Writing in 1957 Lloyd Barr of Kingwood Center thought the earthworks were intended as an ancient defensive fort, though he said, “There is little to suggest the fortifications today.”
At that point in history the earthworks were still apparent enough on the surface of the ground that he was able to observe the outlying circular depressions situated around the outside of the oval enclosure.
The were arranged, “in a pattern that suggests geometric precision of design.”
Most of the information about Mansfield’s ancient mound works was recorded before anthropologists had begun to have much comprehensive understanding about the Hopewell culture of prehistoric society; and all of the documentation was done before the advent of a new field of scientific inquiry presently called Archaeoastronomy.
The people who lived in our part of the continent during the epoch of 200 BC–400 AD have come to be designated as the Hopewell. They left behind a great many earthworks that have certain geometric characteristics in common: aligning the structures so as to point at significant risings and settings of the sun, moon and planets.
With a key of where to stand in the mound it is possible to sight through indicative notches in order to see exactly where on the earth’s horizon the sun will rise on its solstice; where the moon will rise at the apogee of its 18 year cycle; where Venus can be found when it is time to start the planting season.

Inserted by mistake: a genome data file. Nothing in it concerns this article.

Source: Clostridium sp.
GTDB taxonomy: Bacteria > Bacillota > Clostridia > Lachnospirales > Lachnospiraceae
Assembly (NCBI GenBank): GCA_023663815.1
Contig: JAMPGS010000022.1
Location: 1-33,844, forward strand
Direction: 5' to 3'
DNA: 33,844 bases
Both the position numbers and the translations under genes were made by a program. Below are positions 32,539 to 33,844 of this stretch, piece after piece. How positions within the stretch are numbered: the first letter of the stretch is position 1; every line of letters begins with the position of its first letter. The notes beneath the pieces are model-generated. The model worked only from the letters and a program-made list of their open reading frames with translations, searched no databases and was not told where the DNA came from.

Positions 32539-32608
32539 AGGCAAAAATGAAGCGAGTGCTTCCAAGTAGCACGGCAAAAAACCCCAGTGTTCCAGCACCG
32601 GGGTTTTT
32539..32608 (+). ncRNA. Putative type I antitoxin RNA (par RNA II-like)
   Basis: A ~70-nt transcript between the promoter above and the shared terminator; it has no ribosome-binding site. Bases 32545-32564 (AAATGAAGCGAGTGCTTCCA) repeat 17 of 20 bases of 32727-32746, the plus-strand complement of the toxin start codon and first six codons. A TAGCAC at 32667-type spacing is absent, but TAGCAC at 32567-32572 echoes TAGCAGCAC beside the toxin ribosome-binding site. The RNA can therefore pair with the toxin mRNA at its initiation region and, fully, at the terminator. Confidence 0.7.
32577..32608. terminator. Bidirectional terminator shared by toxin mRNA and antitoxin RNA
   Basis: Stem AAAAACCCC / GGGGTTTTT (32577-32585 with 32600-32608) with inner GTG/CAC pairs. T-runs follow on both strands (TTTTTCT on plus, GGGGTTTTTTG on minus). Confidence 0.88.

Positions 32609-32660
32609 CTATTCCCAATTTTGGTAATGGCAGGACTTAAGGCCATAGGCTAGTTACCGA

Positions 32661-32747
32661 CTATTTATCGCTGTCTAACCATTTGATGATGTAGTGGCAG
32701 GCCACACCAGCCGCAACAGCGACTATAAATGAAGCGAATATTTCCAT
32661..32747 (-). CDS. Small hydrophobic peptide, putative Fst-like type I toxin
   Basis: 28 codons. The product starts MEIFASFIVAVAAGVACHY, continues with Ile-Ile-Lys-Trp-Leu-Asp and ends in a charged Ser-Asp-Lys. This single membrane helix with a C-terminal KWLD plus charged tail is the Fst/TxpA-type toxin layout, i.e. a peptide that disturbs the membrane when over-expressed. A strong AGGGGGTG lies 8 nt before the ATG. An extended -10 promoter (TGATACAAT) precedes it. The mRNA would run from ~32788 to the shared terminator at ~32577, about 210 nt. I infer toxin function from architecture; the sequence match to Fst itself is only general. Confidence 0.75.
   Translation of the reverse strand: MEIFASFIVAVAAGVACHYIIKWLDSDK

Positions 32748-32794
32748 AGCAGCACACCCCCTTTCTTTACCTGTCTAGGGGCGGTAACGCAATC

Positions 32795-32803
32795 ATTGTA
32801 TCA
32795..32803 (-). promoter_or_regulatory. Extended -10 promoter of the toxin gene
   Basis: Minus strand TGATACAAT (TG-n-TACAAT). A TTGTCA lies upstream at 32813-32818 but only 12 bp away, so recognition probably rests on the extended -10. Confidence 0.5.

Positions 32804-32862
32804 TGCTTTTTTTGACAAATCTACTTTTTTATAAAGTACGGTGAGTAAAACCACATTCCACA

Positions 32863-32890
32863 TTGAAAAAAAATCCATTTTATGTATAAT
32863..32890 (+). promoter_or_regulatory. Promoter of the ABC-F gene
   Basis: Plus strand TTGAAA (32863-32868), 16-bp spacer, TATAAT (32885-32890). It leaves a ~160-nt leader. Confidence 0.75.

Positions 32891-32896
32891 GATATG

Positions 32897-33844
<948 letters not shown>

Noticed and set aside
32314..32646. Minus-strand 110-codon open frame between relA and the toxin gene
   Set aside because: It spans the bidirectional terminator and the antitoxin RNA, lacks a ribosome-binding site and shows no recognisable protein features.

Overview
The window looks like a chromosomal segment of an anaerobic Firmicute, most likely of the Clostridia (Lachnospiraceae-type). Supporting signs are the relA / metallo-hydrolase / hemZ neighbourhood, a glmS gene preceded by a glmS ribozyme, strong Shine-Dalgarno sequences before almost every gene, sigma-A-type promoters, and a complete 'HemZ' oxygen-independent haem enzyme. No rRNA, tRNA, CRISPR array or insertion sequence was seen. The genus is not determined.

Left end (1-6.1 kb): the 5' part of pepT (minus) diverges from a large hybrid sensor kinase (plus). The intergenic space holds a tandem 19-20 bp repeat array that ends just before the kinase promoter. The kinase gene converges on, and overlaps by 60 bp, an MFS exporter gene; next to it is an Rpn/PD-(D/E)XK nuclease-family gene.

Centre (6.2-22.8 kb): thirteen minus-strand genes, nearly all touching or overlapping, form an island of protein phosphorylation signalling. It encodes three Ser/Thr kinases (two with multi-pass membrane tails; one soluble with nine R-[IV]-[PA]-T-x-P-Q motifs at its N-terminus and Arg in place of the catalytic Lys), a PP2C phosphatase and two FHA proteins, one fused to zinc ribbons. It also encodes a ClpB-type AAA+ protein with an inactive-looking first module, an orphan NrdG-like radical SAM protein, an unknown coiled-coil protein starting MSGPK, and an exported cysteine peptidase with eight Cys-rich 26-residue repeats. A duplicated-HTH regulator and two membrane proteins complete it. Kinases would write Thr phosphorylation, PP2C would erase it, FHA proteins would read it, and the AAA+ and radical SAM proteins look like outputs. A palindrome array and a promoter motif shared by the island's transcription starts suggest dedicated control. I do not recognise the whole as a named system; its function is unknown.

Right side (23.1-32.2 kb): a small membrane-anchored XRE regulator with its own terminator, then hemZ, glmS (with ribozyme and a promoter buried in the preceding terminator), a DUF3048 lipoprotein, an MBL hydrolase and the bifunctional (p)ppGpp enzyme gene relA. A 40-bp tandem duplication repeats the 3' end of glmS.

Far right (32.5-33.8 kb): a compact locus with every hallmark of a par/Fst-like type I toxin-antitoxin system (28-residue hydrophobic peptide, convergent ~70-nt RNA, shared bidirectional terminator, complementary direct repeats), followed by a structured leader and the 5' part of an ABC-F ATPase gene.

A spectacular example of this astronomic earth construction can be seen only 50 miles south of here at the Great Circle Earthworks in Newark, which was apparently the epicenter of Hopewell astronomical technology.
There is every reason to expect that the Mansfield ancient earthwork could have similarly served as a seasonal observatory.
We know it was oriented in an astronomically suitable east-west layout; that it had a variety of calibrated indicators, which could have created sightlines of astrological consequence.
Locating the Observatory
All of the 19th century descriptions of the Mansfield ancient earthworks were vague about its precise location. It was located “about one-half mile northeast of the city of Mansfield.” The Archeological Atlas map is similarly non-specifically inaccurate.
The best directions came from Lloyd Barr in 1957 when he said it was “just north of Coolridge Golf Course.”
The site today is somewhere in the vicinity of the Eastbrook Center banquet hall. Part of the acreage is developed, and part of it is rough and overgrown. There are a few tantalizing curved rising ridges but it would be difficult to say if they were ancient walls or 20th century piles of bulldozed scrap fill.
Then & Now
No one knows today what cultural significance the embankment circles had for the Hopewell people, but they obviously had great power for them because it took a tremendous amount of effort to create the mounds. And they served a community that lasted many centuries longer than our nation has been in existence.
It would be quite a stretch of imagination to wonder just what it was like to be in Mansfield 2000 years ago when the celestial observatory was new.
But how much more astonishing would it be for those folks if they experienced a momentary time warp that let them stand in their sacred circle today in our time: to hear the continuous tumult of traffic just a few yards to the north, sounding like an unceasing roar of wave after wave in the ocean of time.